The Cathedral: The Great Organ

Great Organ

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Construction work on the Chancel ceiling was nearly complete by March 19, 1941, and plans were being made to demolish the partition wall between the Nave and the Crossing. Skinner was given approval to move the organ back to the Great Choir at a cost of $6,554. The last service in which the organ was used before being moved was on June 8, 1941.

After this phase of construction was completed, the trustees realized the need to update the voicing and generally improve the sound of the instrument. In 1950 G. Donald Harrison, president of the Aeolian Skinner Organ Company , was contacted by the cathedral's organist, Norman Coke-Jephcott to examine and report on the condition of the Great Organ. Mr. Harrison took this appointment very seriously and noted many fallacies. He attended services and took notes stating that the organ's "use as an accompaniment for the choir was extremely limited" as well as the organ's effect in the room "when vast throngs of eight to ten thousand worshippers were present on the great festivals." Harrison outlined his plan for tonal revision of the organ in a report to the trustees and drew up a detailed specification. He also recommended mechanical repairs to correct worn parts which he thought would soon fail. He estimated the total cost, depending on the extent of mechanical repairs, would range from $39,878 to $48,373. Harrison's enthusiasm for the project was very apparent in his letter. He wrote: "The cathedral offers a possibility of the most thrilling instrument I have ever built because of its architectural and acoustical properties, and I am absolutely confident that the plans I am enclosing herewith, if carried out, will produce an effect for you that will be unequalled anywhere."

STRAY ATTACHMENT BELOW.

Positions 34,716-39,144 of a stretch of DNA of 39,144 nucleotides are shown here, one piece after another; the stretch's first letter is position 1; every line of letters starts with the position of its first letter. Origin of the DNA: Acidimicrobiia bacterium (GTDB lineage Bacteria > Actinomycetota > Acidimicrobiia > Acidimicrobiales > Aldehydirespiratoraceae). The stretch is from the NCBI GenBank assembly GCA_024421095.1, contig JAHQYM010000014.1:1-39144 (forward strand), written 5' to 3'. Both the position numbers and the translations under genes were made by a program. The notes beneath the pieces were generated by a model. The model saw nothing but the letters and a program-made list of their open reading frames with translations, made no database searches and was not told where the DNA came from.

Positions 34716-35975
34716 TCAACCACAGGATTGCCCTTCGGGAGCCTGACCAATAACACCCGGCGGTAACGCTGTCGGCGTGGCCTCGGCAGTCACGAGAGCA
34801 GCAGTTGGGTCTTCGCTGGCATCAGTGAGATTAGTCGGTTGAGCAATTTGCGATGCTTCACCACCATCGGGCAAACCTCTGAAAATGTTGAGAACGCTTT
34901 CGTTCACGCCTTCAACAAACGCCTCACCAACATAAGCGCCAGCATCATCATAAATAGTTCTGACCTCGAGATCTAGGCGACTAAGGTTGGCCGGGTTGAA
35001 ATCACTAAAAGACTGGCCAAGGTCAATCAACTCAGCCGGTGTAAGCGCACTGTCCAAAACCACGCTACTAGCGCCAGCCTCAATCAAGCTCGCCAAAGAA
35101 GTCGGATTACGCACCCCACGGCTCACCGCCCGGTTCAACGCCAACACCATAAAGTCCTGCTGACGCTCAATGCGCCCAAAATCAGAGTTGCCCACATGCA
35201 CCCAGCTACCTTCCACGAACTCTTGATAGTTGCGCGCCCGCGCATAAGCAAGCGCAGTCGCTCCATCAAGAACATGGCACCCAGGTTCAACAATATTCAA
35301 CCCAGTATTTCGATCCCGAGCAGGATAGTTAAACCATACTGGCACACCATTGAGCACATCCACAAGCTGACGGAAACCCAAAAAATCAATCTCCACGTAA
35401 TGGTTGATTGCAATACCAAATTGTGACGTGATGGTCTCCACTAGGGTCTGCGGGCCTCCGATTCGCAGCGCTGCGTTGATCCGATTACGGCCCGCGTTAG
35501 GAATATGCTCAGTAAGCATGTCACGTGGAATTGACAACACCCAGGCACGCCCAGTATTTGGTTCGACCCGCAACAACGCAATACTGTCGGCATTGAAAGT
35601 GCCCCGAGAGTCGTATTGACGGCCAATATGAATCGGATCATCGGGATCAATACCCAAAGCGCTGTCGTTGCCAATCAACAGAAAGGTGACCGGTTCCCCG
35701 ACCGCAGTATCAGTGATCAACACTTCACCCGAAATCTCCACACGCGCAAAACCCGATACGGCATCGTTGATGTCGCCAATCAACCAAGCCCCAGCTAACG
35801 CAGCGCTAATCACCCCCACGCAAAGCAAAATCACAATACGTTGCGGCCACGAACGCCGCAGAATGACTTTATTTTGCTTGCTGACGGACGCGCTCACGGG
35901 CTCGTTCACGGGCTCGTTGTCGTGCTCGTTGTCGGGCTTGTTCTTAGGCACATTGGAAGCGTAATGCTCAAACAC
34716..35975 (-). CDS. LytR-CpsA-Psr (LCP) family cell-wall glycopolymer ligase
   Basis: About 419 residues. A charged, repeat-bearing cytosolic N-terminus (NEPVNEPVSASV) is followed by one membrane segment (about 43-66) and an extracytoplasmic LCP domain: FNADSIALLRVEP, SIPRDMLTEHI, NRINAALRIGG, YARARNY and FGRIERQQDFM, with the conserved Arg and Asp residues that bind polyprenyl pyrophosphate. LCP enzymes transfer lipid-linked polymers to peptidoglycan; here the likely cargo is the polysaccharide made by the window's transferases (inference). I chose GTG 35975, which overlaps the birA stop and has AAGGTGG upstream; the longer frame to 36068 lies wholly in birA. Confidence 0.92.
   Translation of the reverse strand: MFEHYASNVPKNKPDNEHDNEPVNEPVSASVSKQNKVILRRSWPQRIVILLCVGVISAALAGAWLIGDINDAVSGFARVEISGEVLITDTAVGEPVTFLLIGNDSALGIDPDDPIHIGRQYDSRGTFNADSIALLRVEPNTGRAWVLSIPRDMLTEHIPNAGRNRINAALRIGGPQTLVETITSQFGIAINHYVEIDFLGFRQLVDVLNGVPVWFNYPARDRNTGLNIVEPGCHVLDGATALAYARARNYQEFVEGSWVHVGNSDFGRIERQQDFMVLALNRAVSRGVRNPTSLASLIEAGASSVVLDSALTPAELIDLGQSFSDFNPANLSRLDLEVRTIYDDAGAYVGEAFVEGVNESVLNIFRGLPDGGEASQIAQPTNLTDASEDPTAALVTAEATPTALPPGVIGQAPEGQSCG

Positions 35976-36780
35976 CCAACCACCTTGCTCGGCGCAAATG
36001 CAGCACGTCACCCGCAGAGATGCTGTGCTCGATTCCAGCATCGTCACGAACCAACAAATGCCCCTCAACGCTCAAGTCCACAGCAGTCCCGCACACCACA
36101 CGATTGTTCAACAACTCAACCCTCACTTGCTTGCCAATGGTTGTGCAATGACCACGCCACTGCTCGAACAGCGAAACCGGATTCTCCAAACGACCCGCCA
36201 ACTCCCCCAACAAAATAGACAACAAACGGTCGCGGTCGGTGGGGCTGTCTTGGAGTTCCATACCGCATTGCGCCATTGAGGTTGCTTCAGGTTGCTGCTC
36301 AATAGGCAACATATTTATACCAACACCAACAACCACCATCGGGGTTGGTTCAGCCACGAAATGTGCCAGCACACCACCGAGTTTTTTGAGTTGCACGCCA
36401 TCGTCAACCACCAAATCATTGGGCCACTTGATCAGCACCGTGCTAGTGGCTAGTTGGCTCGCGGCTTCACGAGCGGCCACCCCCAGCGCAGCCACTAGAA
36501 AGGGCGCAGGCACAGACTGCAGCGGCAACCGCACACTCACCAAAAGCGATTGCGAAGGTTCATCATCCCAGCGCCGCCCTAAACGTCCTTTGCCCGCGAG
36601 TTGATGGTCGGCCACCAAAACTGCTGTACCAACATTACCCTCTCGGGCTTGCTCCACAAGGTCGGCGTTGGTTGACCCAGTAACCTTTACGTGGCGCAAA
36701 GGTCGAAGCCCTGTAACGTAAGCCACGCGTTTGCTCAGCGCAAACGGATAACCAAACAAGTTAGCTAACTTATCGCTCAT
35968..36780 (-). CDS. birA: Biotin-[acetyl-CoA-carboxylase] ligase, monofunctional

His prediction proved right. What was born out of his insight and creativity was an instrument unlike any other in the world. He later added in his proposal the addition of the State Trumpet, located at the West End underneath the Great Rose Window and a full 500 feet from the organ console, operating on 50" wind pressure, making it the most powerful organ stop in the world. The new Tubas would operate at 20-25" pressure making the Great Organ one of the most powerful instruments on the face of the planet. The work was finally completed in early 1954 and Harrison titled his work Opus-150a . He had great pride in his work, which he felt had been more than successful. In a promotional brochure put out by The Aeolian-Skinner Company , he wrote the following: "One and all, the men whose hearts, minds and hands constructed this instrument, felt the magnificence and privilege of opportunity and were inspired by the glory of the edifice. More than the mere exhibition of their skills, this organ is their act of faith. I feel that through those of the Cathedral who sensed and met the need for this comprehensive instrument, a significant contribution has been made to our American culture."

Since the re-construction of the Great Organ at the Cathedral of St. John the Divine, there have been seven organists: Norman Coke-Jephcott, Alec Wyton, David Pizarro, Paul Halley, Dorothy Papadakos, Timothy Brumfield and Bruce Neswick. Restoration of the instrument was undertaken in 1994 by organ curators Douglass Hunt and Anthony Bufano. The State Trumpet was fully restored as was the Swell Division. However, work ceased when a leaky roof kept undoing the work being done. A devastating fire in the unfinished portion of the North Transept on Dec. 18, 2001 resulted in heavy smoke damage to the Great Organ which silenced this magnificent instrument for a time. Under the supervision of organ curator Douglass Hunt, removal of the organ began in July of 2003. Cleaning of the cathedral's interior began in July of 2004. The cleaning and restoration of the Great Organ and the interior of the cathedral was completed in November of 2008.